Minister of Finance Chris Sinckler has broken his silence on the sale of Hilton Barbados Resort, saying Government was not selling the luxury resort “at any bargain basement price”.
Last month, the Nation newspaper published a front-page editorial in which it suggested that the recently refurbished hotel had been sold for US$80 million, US$20 million less than Sinckler’s stated price.
Since then the Opposition Barbados Labour Party (BLP) has been calling on Government to reveal the full details and process for the sale of the Needham’s Point property, with Shadow Minister of Tourism Ronald Toppin suggesting to Parliament that the administration needed to be transparent with the transaction.
“The Government has previously indicated that it intends to sell the Barbados Hilton for US$100 million. What is the process informing this sale? Who is doing the independent valuations? Where is it being advertised for sale? We need to be told by Minister of Finance Chris Sinckler before any further action is taken,” Toppin had said.
“The BLP would like to ensure that this hotel, one of the most valuable jewels in the Barbados economic crown since it was originally opened in 1966, is not sold at a cut-rate price like Blue Horizon Hotel appears to have been,” he added.
However, reacting to the suggestions that the property was being sold for much less than it was valued, Sinckler assured in a press release issued by the Barbados Government Information Service today that “when the full details of the sale agreement for the Hilton become known, the public will see that Government is in fact not selling the Hilton at any bargain basement price.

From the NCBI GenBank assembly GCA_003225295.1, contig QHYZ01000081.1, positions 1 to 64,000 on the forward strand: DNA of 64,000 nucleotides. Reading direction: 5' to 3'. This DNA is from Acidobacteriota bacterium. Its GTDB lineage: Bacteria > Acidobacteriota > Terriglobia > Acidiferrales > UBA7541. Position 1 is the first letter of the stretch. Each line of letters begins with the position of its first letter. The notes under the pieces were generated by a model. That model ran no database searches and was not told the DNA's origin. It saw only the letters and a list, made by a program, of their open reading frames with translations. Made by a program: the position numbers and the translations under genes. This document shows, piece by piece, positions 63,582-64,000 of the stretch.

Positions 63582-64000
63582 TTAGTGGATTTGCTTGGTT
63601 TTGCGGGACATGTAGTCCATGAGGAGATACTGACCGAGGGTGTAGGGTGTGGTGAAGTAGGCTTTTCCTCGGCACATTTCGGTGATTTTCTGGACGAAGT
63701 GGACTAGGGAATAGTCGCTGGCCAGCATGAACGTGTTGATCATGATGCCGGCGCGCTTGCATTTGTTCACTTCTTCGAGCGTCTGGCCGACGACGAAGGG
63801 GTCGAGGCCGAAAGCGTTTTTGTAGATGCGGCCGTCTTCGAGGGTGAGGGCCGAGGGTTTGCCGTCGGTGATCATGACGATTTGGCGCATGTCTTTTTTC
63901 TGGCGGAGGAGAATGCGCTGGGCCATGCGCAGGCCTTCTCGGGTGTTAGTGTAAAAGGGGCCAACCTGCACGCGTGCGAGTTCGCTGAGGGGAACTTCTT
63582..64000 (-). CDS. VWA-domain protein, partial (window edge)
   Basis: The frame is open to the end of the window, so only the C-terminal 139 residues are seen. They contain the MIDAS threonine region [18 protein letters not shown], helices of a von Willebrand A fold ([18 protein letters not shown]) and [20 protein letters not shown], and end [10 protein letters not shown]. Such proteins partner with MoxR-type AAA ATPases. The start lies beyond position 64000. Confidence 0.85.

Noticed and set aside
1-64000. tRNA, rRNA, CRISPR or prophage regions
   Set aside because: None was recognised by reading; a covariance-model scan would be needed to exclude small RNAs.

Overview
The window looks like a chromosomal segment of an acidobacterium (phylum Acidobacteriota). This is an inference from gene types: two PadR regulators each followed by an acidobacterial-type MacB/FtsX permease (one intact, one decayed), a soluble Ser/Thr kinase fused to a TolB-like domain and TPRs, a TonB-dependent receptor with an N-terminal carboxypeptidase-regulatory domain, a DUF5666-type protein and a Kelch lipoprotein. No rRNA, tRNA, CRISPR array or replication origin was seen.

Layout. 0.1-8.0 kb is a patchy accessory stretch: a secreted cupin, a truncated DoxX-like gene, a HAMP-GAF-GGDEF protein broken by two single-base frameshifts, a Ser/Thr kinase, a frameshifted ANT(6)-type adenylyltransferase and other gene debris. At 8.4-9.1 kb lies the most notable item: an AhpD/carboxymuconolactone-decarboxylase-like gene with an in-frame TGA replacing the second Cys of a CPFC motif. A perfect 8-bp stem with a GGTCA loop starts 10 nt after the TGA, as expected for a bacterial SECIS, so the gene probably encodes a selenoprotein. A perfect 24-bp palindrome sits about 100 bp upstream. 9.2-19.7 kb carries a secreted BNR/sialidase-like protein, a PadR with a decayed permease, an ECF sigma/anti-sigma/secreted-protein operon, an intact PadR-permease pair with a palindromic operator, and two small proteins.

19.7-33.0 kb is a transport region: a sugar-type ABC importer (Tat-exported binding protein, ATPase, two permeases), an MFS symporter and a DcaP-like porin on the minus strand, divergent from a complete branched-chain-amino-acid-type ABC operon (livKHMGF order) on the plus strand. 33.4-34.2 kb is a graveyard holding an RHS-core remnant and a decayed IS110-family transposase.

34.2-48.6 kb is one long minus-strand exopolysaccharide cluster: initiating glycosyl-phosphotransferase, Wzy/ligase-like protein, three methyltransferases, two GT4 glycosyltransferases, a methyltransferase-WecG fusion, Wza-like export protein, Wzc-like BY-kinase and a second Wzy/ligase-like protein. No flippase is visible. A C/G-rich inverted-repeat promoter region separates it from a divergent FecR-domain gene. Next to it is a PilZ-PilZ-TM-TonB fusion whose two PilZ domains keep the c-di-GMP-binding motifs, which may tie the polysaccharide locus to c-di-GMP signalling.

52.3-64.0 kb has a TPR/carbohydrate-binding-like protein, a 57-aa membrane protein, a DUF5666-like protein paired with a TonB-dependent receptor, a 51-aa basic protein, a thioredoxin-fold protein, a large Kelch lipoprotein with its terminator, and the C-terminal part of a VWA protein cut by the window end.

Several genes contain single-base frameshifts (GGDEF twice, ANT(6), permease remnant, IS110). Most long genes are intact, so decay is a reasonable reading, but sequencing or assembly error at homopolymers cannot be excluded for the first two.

“The Minister of Tourism, Richard Sealy and his team are doing a very good job of the process, which is transparent. The bids have been invited, they were analyzed, and Cabinet was advised on which bid seemed to have been the preferred one. However, all of the bids were included in the document, so Cabinet could see all of them,” he explained.
The minister noted that Cabinet had taken a decision to allow Sealy’s team to begin dialogue with the potential buyer.
“Those negotiations are in train, and have not yet been finalized, but I believe they will be concluded very soon and the public will be notified of it,” Sinckler said.
However, he stressed that the process relating to the sale had been followed, while pointing out that during negotiations there were confidentiality clauses and rules governing the process because major investors, whether domestic or foreign, did not negotiate in public.
In the meantime, Sinckler revealed that Cabinet has approved the Barbados Sustainable Recovery Plan (BSRP), which is to be laid in Parliament shortly.
The embattled Minister of Finance, who has been under pressure to come up with workable solutions to the island’s economic problems, said there were just one or two consultative things that had to be done, but said there was general buy-in and sign-off by most, if not all, of the Social Partners.
“Everybody is not happy with everything that is there, but I think they are generally happy and the statements which are included in the document from the Social Partnership will indicate that. The charge now is to lay the document, have it discussed and debated in Parliament and publicly, and set about the process of implementation.
“I am extremely satisfied with the process and the final product,” he said.
Sinckler had promised in the 2017 Financial Statement and Budgetary Proposals to begin the process for a BSRP, which is seen as an important roadmap which “addresses all issues in debt, financing, fiscal, state-owned entities reform, doing business and implementation”.
And following a meeting of the full Social Partnership last August, three working groups made up of public and private sector representatives were established to cover the thematic areas of Fiscal Reform, Growth and Sustainability, and Social Responsibility.